March 27th, 2009 – by Emily Benner
‘I can’t believe I’m here witnessing a great change in history.’ This quote was spoken from a woman behind me as Obama gave his inaugural address to millions before him. This quote is not the thought of one, it’s echoed in the minds and hearts of the millions packed in a confining mall on the 20th of January, a Tuesday. Although the full scope of Obama’s presidency will take years, even decades into the future to comprehend, there seemed to be a dignified solidarity among many Americans and people around the world, all hoping for change.
Growing up in a generation where the gap between negatively recognizing people’s differences, such as the color of their skin, is coming to a close. Maybe I’m naïve; this could be my optimistic personality seeping through, however I’m recognizing that my generation and those younger than me seem to appreciate what makes each person unique. Rather than judging based on religious orientation, race, or gender, people are drawing conclusions based on others characteristics. Clearly nominating and electing an African American President never crossed the minds of my parents or grandparents generation. A shift, or change if one will, is beginning to take place where the Emancipation Proclamation is finally being fulfilled.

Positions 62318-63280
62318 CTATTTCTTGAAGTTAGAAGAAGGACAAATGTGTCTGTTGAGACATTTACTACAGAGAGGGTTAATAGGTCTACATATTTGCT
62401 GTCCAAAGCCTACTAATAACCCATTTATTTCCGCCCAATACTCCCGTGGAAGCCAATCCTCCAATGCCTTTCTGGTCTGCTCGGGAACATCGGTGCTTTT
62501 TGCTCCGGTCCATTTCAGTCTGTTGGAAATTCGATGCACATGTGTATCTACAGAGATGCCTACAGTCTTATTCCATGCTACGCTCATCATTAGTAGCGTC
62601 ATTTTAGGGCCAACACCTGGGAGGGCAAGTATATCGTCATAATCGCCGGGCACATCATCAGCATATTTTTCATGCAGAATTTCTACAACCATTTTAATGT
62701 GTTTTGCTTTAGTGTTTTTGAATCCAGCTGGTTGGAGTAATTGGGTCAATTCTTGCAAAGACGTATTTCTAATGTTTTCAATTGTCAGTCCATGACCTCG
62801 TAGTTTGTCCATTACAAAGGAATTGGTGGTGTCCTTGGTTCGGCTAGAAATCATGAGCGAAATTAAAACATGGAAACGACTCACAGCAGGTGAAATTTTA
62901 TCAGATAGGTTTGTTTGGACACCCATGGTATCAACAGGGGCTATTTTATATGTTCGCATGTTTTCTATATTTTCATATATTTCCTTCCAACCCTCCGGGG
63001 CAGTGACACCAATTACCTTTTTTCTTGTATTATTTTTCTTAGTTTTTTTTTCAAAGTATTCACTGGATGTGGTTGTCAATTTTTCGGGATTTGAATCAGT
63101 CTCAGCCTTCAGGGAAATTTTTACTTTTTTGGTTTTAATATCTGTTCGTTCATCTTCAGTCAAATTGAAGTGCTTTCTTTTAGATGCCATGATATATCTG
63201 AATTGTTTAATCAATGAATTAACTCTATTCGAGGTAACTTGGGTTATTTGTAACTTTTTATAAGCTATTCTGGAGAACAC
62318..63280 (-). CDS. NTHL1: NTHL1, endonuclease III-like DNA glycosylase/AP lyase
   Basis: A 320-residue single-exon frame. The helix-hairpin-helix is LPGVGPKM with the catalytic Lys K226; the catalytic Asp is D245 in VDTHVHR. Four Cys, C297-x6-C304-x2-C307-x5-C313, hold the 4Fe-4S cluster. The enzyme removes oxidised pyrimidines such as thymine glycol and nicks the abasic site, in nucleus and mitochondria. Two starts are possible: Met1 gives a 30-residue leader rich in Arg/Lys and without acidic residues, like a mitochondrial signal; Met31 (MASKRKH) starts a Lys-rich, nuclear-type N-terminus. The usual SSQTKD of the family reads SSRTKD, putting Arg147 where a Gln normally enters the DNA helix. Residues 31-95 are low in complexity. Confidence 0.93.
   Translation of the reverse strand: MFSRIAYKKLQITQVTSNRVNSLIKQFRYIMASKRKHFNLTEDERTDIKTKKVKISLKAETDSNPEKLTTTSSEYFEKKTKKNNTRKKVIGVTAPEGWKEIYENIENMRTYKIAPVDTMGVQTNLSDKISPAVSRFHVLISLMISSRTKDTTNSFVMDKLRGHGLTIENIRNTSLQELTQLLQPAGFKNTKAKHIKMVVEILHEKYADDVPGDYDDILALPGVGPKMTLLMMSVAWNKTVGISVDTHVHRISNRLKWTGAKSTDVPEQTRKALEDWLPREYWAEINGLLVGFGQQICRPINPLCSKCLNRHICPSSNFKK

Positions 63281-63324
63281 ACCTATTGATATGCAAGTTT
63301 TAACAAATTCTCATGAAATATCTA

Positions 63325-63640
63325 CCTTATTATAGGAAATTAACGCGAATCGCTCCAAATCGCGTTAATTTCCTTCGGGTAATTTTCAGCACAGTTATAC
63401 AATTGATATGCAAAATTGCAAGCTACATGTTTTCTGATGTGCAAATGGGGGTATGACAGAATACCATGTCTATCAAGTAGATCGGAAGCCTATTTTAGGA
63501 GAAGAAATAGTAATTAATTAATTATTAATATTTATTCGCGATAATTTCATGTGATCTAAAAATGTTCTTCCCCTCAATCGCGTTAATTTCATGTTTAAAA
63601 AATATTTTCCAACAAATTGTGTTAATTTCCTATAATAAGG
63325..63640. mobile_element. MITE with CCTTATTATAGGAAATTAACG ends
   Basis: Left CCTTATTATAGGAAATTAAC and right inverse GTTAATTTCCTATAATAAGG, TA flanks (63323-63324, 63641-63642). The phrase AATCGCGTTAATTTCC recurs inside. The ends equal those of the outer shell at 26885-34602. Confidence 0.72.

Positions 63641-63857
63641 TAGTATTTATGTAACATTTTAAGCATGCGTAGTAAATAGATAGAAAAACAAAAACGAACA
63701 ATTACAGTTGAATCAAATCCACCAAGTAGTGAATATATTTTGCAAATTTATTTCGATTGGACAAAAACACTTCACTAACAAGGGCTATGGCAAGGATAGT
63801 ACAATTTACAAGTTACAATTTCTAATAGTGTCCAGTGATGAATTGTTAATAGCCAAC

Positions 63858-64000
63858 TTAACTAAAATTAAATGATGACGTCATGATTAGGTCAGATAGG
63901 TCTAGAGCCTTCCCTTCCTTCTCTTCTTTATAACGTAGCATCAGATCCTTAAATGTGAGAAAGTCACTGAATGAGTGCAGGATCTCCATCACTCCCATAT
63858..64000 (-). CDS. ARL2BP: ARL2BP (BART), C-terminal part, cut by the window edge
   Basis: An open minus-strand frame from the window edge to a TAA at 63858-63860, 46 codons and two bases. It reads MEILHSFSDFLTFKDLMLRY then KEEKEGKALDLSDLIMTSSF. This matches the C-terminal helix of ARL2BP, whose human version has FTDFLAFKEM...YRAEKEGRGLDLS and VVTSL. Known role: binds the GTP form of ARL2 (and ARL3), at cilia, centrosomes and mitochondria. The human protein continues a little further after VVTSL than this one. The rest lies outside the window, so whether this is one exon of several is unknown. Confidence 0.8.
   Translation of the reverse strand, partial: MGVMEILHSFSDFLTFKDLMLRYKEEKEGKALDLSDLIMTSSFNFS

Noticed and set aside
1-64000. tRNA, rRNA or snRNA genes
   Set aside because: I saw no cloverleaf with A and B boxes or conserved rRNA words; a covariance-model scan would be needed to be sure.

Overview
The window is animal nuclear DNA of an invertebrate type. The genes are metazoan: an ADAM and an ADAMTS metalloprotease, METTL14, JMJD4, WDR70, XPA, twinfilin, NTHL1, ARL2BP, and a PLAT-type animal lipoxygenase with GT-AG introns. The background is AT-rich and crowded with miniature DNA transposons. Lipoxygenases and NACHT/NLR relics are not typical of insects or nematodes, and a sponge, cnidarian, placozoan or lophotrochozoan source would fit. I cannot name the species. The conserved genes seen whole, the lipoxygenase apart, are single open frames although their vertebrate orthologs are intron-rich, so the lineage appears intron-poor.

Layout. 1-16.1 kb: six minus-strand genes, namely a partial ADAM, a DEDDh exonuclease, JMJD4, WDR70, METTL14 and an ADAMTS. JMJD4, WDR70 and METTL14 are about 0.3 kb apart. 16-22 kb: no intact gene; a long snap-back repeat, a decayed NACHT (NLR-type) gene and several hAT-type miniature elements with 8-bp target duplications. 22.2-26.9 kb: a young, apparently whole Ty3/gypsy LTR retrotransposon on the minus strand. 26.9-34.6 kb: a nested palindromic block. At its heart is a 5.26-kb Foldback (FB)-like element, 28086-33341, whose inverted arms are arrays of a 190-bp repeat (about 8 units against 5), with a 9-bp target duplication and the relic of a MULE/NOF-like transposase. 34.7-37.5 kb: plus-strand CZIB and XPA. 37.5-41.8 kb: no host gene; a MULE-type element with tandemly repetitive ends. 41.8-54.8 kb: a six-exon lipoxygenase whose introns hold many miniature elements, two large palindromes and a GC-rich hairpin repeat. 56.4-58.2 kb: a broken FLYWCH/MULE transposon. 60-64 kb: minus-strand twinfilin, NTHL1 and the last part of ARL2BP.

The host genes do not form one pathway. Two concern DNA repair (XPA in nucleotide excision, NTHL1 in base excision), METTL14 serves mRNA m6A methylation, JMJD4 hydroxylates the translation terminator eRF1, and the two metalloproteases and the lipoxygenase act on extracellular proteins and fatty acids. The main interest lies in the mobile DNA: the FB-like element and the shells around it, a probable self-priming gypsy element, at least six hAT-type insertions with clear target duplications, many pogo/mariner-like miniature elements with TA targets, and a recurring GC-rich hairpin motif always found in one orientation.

Obama too identifies this change. In his inaugural address, Obama commented on how the world is changing and we need to change with it. This I believe on all levels; everyday brings about new challenges and room for growth.
As I reflect on my experience in the bitter cold, waiting nine hours to hear the swearing in of the first African American President, my mind begins to imagine the future. What other milestones in history will I get the change to witness?
Most importantly, I’m glad that I can forever say I witnessed the swearing in of the first African American President. As I hope for change, for world peace, and world citizenship, I still question how much I’m willing to change.